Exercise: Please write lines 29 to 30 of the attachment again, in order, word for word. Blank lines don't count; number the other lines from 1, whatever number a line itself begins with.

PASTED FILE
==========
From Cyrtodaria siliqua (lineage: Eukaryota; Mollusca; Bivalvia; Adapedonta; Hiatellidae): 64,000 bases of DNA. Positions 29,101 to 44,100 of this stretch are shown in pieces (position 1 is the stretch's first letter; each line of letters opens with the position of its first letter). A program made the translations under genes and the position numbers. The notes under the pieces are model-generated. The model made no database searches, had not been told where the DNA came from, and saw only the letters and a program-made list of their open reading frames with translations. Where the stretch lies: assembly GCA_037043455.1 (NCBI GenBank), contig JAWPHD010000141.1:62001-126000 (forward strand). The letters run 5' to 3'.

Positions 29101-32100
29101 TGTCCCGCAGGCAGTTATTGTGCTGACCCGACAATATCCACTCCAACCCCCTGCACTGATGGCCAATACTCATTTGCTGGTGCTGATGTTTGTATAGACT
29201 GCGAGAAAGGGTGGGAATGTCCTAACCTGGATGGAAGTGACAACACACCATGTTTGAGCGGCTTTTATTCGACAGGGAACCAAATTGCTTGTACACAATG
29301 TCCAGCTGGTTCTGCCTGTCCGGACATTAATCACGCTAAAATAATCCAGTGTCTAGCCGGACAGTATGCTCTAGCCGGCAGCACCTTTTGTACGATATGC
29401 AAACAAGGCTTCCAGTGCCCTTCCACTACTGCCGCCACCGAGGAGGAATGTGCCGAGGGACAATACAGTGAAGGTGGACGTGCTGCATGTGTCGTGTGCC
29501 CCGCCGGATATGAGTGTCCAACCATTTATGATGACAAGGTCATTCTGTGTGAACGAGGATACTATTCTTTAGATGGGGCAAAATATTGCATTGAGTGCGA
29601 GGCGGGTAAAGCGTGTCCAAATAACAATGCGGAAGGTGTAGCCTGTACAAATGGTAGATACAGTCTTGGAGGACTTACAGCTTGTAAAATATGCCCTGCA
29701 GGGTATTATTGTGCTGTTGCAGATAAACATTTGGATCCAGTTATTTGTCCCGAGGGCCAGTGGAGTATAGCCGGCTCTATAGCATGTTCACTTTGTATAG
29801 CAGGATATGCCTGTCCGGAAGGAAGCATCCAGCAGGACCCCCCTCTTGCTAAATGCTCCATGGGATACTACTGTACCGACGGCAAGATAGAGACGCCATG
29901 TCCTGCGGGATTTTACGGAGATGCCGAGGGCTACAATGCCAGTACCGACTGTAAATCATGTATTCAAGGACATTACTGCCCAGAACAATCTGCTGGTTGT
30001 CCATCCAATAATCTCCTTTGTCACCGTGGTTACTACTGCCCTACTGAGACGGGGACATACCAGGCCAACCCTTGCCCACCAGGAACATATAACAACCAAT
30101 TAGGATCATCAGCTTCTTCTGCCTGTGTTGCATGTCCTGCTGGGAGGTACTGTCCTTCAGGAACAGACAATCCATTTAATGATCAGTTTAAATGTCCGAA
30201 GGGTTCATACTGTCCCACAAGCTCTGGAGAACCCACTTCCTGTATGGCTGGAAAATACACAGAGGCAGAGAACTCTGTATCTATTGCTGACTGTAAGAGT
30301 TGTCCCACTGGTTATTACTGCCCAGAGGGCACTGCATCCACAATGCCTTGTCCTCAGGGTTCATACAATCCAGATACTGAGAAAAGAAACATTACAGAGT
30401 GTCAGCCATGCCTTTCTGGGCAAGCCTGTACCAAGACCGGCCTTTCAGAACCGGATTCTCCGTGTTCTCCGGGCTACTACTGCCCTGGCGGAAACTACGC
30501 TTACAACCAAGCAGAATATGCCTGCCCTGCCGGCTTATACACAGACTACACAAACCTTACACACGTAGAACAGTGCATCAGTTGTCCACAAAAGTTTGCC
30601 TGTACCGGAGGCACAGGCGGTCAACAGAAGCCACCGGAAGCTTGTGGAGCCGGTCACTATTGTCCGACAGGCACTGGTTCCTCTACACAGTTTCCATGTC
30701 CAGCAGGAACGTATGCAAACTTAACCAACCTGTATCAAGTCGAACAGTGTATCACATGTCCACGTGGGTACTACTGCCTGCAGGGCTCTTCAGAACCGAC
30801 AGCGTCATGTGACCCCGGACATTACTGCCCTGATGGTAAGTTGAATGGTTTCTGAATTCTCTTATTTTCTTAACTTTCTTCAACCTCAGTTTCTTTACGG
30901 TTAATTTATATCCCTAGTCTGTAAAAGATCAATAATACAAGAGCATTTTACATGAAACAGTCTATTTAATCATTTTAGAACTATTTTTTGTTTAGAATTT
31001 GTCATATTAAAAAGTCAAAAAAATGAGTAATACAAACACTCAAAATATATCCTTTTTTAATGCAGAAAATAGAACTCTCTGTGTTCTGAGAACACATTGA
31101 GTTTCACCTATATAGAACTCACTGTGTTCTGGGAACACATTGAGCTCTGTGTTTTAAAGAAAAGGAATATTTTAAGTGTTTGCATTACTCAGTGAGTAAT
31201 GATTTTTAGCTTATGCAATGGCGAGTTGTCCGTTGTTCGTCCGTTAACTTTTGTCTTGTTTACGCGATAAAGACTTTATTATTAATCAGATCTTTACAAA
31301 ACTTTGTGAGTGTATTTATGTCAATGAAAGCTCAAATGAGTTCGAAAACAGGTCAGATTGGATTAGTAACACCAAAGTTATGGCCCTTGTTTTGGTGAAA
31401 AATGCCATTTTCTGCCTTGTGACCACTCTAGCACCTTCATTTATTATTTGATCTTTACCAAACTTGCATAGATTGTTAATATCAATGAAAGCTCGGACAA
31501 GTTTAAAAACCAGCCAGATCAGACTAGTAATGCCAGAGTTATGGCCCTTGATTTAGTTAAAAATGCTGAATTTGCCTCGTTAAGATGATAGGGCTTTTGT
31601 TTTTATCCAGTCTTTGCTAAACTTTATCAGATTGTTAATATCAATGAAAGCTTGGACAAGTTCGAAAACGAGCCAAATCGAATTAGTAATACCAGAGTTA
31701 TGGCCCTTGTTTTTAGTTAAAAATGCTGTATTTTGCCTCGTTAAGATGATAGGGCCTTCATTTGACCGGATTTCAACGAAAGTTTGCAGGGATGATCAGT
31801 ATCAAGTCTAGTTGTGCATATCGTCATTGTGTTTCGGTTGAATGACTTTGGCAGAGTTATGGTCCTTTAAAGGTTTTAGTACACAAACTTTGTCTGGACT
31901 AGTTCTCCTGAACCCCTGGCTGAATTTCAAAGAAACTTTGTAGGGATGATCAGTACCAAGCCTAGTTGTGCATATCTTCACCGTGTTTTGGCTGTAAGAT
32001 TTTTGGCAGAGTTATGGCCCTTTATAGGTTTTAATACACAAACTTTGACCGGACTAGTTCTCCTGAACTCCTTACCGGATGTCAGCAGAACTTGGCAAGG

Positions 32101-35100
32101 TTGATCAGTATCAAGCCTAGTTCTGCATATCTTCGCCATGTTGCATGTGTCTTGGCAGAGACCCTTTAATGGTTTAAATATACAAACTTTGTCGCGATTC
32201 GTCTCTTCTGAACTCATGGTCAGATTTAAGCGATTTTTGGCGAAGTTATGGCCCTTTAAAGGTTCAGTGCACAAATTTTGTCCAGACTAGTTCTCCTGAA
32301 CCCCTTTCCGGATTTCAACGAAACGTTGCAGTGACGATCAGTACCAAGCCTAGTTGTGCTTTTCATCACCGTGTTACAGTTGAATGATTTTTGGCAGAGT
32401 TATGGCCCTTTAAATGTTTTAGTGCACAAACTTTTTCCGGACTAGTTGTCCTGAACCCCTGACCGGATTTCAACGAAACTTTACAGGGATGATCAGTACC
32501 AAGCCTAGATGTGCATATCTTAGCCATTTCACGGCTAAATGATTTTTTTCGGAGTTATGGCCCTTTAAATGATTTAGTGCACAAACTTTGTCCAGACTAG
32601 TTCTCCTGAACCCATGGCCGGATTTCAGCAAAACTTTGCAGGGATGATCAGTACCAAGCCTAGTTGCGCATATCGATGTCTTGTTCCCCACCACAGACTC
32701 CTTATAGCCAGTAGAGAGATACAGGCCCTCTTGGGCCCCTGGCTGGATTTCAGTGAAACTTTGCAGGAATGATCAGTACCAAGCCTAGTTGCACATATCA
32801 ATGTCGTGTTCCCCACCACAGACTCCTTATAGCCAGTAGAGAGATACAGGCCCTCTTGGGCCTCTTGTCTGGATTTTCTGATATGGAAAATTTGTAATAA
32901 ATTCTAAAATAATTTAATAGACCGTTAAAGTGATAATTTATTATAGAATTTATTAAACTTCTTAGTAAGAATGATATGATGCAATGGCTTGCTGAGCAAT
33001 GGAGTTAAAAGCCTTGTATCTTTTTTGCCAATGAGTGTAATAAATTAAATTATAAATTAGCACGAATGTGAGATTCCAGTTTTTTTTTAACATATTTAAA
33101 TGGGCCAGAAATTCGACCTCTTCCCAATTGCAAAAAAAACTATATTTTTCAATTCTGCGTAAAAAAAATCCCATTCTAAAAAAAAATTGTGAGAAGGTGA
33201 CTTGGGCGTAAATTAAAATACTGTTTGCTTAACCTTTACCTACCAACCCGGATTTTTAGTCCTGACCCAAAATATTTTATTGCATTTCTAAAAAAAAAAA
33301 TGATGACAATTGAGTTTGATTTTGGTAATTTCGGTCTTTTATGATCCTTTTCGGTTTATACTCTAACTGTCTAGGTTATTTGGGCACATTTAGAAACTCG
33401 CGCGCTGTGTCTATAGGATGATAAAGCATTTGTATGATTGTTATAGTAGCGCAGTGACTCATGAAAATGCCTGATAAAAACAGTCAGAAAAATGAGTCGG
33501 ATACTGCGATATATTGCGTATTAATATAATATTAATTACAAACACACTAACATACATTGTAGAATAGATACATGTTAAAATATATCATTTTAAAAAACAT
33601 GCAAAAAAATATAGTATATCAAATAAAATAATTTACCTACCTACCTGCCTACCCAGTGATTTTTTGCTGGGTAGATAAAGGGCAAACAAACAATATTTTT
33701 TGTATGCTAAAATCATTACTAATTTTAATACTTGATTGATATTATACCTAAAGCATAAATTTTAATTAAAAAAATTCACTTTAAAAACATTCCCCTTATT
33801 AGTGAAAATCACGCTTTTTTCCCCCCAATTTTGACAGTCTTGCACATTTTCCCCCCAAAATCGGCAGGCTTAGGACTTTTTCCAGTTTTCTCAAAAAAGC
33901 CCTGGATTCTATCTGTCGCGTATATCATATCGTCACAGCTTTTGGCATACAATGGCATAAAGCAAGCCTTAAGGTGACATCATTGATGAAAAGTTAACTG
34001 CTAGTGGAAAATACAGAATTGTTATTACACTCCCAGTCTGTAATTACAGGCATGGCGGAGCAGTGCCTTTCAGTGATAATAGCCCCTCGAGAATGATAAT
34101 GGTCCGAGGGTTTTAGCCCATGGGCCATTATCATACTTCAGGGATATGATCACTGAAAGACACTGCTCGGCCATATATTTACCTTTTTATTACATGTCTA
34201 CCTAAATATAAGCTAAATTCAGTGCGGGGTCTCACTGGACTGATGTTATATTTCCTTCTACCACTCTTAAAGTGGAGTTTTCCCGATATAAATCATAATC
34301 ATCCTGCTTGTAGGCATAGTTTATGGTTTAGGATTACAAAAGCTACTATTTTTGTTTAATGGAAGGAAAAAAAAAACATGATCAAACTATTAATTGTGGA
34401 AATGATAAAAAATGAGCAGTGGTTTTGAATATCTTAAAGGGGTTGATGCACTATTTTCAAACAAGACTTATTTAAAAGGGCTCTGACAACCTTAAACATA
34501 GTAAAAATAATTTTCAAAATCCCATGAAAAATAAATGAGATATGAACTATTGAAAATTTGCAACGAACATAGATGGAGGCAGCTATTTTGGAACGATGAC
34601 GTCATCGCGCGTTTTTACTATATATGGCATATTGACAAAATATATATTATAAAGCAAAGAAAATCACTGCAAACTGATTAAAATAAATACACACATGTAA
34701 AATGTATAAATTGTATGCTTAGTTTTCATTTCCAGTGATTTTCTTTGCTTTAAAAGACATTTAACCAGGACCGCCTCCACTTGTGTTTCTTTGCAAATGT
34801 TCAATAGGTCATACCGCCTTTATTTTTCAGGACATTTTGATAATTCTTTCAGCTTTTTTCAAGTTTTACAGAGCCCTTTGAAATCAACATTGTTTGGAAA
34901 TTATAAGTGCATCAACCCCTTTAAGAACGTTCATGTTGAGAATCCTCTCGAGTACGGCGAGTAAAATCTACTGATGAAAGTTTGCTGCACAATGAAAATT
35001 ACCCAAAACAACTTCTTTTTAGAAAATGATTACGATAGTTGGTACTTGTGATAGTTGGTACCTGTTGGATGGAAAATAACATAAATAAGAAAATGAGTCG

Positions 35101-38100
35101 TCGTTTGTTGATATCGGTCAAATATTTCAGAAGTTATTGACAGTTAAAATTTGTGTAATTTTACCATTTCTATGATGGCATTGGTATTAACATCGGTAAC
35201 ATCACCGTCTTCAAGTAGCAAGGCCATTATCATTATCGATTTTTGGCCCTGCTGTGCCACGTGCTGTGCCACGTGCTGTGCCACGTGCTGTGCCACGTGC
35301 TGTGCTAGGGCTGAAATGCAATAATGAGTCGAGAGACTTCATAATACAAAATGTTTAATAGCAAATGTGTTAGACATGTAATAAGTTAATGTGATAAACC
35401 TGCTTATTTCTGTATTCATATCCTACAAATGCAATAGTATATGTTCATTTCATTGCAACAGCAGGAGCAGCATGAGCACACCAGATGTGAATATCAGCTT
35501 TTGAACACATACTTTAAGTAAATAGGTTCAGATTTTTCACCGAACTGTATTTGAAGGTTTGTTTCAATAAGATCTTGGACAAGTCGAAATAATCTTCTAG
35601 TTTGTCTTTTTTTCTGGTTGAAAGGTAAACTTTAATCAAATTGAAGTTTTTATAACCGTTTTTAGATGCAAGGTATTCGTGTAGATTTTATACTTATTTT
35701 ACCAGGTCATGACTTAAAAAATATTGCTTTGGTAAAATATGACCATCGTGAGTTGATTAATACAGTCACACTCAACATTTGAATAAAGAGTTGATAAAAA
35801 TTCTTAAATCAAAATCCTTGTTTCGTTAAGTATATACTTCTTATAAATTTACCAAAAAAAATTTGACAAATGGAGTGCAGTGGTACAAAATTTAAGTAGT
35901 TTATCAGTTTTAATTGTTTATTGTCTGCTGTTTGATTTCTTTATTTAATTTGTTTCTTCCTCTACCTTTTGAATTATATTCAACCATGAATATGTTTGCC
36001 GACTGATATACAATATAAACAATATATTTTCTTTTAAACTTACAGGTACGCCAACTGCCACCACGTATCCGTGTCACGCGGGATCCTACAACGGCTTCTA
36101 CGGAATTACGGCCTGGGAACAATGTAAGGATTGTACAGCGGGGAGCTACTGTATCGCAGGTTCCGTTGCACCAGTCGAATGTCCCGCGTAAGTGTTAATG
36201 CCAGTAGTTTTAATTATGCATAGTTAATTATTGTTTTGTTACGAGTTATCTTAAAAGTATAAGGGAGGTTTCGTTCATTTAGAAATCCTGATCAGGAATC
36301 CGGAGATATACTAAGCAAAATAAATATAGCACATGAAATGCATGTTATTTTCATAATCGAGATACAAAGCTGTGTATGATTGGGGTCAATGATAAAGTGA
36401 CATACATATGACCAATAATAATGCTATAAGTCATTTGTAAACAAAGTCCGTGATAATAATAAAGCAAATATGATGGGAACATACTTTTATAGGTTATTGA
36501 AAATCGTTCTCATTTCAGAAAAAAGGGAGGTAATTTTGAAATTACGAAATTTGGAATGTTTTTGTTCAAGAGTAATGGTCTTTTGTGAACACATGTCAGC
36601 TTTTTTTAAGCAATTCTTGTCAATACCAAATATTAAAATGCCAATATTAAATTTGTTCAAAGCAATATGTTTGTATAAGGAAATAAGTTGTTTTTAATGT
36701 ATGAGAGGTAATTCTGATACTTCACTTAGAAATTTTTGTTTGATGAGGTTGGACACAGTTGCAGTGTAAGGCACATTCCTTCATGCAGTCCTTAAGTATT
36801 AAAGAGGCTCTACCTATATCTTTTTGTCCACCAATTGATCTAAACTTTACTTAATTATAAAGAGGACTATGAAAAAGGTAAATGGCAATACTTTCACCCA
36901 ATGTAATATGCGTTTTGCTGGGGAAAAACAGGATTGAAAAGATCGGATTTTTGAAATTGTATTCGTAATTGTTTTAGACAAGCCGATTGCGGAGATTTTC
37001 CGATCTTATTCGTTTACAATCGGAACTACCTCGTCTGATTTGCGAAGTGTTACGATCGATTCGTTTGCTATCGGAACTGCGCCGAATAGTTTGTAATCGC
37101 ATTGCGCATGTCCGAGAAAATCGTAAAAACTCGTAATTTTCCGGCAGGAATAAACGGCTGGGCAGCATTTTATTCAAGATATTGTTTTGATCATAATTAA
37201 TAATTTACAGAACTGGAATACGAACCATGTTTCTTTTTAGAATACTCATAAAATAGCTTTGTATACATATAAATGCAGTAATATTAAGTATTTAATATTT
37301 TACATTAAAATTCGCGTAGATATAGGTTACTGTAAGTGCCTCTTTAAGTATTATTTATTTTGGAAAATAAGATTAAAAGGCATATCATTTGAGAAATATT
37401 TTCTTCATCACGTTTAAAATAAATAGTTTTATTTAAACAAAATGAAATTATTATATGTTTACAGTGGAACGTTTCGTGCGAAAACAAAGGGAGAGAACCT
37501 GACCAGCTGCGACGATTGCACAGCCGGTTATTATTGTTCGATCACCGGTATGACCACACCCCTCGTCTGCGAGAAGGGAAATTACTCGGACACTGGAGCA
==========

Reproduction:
31701 TGGCCCTTGTTTTTAGTTAAAAATGCTGTATTTTGCCTCGTTAAGATGATAGGGCCTTCATTTGACCGGATTTCAACGAAAGTTTGCAGGGATGATCAGT
31801 ATCAAGTCTAGTTGTGCATATCGTCATTGTGTTTCGGTTGAATGACTTTGGCAGAGTTATGGTCCTTTAAAGGTTTTAGTACACAAACTTTGTCTGGACT